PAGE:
11-15-2020 10:34 PM - edited 11-16-2020 11:33 PM
I've been fighting this for a while, and I'm pretty sure at this point it isn't me. I have been fighting less than perfect focus with this camera since I picked it up. Both the lens and body have been to Canon and serviced to no help. But I for the life of me cannot seem to get razor sharp focus with my 28-135 IS USM it's better with my Tamron 100-300, and my old kit lens. Mt Canon 50mm 1.4 (old metal base) seems to be about the only lens I have that I can officially say I like the focus crispness. Got set up a few weeks ago on a beautiful morning in my favorite spot, and set up the tripod, my remote looking across a glass smooth lake to a grove of trees reflecting on it. I took pics in different modes, different speeds, manual and auto focus everyone just a hair out of focus.. very disappointed. A few would of been framers if the focus was good.
So following a DIY using a row of batteries in place of the triangle focus tool, I set out again to micro adjist my lens. Well I did find it back focusing quiet a bit. So I did my best to get that sorted. But I found if I adjust my zoom it throws the focus out of whack again. It's front focusing if I zoom to say 135 mm. Canon said they checked the lens and it was good to go after replacing the focus motor in it.
But since this seems to effect more than one lens in my back is there something bi am doing wrong or is this just a 7D thing? I was reading where the 7D seems to prefer the Canon L series lenses and I did borrow a friends very high end Zeiss 100mm and everything was tack sharp. So I'm back to either me, my settings, or my glass. I mainly shoot in manual mode as well.
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11-16-2020 06:37 AM
This is a common problem with the AF microadjustment available on early models, later cameras have a more complicated adjustment procedure where you can make a separate adjustment at the wide and tele ends of a zoom lens. With the early models you have to compromise.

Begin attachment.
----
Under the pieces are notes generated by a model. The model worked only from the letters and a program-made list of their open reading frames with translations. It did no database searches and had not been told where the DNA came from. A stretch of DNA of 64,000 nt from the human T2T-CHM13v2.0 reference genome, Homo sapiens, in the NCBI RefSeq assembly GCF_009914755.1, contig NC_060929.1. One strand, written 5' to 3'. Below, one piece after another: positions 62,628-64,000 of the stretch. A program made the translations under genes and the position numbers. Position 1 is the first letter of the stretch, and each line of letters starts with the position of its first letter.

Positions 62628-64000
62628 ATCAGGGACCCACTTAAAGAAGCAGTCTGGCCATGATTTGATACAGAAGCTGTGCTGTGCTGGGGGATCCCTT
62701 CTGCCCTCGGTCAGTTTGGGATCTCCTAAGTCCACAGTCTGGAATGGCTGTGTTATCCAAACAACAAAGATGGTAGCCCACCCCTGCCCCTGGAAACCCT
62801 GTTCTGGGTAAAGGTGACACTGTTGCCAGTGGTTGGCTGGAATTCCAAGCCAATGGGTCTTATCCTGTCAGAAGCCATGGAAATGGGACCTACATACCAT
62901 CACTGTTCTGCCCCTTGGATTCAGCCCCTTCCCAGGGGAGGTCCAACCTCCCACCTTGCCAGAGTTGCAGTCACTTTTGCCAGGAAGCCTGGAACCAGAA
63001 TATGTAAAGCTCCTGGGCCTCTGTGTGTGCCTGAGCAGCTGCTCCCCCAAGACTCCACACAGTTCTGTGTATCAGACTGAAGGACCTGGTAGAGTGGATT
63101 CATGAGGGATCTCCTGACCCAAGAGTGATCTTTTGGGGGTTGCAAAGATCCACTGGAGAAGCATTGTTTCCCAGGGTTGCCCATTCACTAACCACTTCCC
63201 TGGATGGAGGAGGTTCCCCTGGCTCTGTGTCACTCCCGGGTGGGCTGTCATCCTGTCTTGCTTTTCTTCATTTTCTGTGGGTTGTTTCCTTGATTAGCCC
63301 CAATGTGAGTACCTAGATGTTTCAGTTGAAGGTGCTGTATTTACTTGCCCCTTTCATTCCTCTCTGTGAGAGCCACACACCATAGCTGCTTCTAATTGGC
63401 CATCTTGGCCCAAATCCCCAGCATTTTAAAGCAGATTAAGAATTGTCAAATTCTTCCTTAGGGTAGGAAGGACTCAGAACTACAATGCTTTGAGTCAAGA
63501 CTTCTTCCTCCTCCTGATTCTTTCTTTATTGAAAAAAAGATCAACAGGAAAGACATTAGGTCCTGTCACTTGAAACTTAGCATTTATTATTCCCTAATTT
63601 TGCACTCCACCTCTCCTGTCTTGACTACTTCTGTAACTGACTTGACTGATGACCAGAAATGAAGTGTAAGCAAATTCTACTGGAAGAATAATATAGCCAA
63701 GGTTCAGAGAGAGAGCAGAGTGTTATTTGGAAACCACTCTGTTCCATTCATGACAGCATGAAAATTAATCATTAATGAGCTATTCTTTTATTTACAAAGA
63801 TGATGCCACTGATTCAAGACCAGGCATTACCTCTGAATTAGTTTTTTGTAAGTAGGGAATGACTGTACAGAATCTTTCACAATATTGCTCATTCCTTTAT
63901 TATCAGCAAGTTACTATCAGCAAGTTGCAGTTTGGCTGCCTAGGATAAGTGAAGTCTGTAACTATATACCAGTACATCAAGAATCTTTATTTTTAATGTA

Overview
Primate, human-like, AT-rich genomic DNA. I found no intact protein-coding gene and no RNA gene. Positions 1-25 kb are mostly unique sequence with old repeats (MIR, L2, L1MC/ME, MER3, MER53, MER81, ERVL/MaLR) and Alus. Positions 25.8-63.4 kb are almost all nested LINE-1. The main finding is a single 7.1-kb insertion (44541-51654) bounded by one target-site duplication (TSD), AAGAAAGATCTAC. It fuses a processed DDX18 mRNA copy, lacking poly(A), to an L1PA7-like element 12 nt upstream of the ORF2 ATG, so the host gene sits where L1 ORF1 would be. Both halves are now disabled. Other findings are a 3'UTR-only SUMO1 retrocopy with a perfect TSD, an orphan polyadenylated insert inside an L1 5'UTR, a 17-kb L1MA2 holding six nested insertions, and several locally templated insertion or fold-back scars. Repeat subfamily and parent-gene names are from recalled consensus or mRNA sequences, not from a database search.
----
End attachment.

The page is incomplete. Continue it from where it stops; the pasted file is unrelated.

Canon used to reccommend that you make the ajustment at the tele end although many people found that sometimes this doesn't work too well and found that adjusting the lens at mid zoom worked better.
11-16-2020 10:20 AM
"...looking across a glass smooth lake to a grove of trees reflecting on it."
I think you fell victim to what effects a lot of people, over thinking a simple problem. In that type shot it is an infinity situation. The focus should not be a issue as the lens went to infinity. I would suggest you reset everything, even the focus adjustment back to default.
The Canon EF 28-135mm f/3.5-5.6 IS USM is one of my favorite lenses but it is not Canon's sharpest lens. I had two 7D cameras and both preformed admirably with that lens. Made me a lot of money.
"...I did borrow a friends very high end Zeiss 100mm and everything was tack sharp."
Hardly a reasonably comparison but it proves the 7D is a good camera.
"Mt Canon 50mm 1.4 (old metal base) seems to be about the only lens I have that I can officially say I like the focus crispness"
Prime vs zoom. That is to be expected.
Things that will help you. If you have Photoshop you need to apply lens correction. In your edit procedures you need to add some sharpening. Use the unsharp mask filter (remember less is more here). You should be using Raw file format and do all the editing in post. If you don't use or have PS, the free from Canon DPP4 does the same things.
11-16-2020 03:32 PM - edited 11-16-2020 03:34 PM
Thanks evryone, this pic was when it was set to zero, my focus point was the trees, had more shots i did off hand, of some Birds, at the same zoom level, that were probably, 10 feet away that has the same issue, just abit out of focus. This was taken in .jpg, as I still need to get the hang of shooting in .Raw and get a better CF Card so it saves a bit faster..
Both Shots were in One Shot Mode, Spot Auto Focus, Standard Style (3,0,0,0) Daylight WB, Evaluative Metering, and I tend to shoot a bit under 0 on the exposure meter. just a standard UV Filter on the lens..
Pics are unedited, straight off the card, I try and do minimal post processing, and use GIMP, not out enough anymore to warrant $10 a month for CC but need to reconsider it..
On a tripod, 1/500 sec. f/3.5 28mm, 100 ISO, with the 28-135mm IS USM..
1/125 sec. f/5.6 100mm ISO 100 (freehand)
11-17-2020 09:54 AM
First I think that is going to be about what you can get from that lens. However, "just a standard UV Filter on the lens.." remove that filter. This lens doesn't particularly like filters besides a UV filter is useless in the digital world. It can only hurt and never help or improve a shot. Otherwise, do as I suggested, reset the 7D to default. Shoot Raw format. Convert in DPP4, no $10 a month fee and it works very well. Use lens correction and add a bit of unsharp mask.